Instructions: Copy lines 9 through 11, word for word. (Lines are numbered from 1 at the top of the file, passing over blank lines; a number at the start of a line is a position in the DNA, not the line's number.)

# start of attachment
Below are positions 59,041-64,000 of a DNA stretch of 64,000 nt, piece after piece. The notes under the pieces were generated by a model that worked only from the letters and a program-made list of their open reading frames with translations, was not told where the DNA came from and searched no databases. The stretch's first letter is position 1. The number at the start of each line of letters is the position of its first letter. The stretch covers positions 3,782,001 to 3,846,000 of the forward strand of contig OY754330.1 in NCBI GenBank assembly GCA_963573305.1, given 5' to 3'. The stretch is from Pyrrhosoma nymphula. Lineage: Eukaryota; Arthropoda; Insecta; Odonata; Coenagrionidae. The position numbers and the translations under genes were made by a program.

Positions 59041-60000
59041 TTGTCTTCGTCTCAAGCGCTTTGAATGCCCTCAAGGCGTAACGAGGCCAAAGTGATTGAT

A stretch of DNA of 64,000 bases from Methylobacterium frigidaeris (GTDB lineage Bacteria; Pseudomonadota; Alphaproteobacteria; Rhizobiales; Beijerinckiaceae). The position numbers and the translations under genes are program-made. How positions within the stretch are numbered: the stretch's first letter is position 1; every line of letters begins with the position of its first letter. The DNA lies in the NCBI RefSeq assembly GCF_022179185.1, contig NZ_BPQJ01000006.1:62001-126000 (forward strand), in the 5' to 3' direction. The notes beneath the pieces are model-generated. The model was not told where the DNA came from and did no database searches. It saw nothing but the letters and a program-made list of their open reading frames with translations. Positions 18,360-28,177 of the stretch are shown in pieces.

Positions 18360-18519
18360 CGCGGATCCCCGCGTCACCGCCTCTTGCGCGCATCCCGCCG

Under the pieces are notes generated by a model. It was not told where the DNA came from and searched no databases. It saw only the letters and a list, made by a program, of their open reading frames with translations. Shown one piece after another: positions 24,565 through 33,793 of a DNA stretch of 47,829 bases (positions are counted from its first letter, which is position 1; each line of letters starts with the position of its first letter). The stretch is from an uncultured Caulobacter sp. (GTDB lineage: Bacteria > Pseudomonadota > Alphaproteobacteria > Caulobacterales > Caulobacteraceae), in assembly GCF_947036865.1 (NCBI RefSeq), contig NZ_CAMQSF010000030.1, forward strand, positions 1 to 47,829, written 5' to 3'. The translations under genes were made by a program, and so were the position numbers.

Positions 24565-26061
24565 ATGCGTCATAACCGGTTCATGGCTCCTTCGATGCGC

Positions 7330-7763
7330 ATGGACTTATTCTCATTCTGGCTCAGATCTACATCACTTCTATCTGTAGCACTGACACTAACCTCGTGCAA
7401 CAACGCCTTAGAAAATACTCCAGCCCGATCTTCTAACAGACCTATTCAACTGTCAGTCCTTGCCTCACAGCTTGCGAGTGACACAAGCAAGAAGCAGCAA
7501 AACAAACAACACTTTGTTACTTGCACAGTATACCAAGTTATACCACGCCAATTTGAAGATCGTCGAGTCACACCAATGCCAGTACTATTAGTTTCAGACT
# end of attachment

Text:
24565 ATGCGTCATAACCGGTTCATGGCTCCTTCGATGCGC

Positions 7330-7763
7330 ATGGACTTATTCTCATTCTGGCTCAGATCTACATCACTTCTATCTGTAGCACTGACACTAACCTCGTGCAA